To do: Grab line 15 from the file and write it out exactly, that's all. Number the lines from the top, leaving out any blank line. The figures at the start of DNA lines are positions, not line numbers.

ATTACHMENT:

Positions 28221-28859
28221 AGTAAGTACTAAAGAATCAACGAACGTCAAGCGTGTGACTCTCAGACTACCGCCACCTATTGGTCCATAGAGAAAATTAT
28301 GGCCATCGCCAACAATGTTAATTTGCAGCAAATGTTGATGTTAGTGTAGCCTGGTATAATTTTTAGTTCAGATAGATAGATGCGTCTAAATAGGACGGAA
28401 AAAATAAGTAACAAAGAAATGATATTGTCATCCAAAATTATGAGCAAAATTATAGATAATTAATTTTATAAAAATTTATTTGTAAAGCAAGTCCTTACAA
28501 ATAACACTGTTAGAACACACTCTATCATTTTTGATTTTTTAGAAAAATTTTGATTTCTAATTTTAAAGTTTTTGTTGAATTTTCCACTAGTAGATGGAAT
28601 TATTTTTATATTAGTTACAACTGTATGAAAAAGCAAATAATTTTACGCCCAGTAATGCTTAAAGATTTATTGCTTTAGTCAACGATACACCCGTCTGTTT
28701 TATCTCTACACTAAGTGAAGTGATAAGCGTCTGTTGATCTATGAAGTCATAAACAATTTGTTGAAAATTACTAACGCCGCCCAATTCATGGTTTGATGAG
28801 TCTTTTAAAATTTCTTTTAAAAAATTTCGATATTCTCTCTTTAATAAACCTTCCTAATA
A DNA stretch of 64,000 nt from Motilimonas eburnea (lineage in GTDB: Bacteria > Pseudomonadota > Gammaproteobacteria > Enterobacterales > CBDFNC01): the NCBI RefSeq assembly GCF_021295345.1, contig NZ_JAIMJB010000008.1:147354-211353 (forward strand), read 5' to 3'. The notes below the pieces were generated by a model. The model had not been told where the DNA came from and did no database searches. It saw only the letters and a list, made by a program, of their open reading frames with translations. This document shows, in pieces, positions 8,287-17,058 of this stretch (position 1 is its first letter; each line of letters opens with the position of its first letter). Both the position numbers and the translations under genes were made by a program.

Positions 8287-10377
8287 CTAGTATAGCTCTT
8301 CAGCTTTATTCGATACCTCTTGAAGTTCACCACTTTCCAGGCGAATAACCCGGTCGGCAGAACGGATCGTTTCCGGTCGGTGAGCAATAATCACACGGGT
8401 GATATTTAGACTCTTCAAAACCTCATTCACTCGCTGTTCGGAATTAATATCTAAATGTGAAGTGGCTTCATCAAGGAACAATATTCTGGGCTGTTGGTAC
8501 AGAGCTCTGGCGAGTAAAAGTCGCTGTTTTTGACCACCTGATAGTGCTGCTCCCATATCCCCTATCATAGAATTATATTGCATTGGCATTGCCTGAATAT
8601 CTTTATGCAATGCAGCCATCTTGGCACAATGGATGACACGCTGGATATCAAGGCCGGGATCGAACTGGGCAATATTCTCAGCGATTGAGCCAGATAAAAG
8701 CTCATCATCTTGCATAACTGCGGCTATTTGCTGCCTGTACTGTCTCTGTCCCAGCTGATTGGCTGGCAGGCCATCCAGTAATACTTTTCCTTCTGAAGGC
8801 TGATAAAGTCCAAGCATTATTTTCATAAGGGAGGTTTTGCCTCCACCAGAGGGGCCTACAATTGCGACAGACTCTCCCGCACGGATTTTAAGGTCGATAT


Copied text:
8601 CTTTATGCAATGCAGCCATCTTGGCACAATGGATGACACGCTGGATATCAAGGCCGGGATCGAACTGGGCAATATTCTCAGCGATTGAGCCAGATAAAAG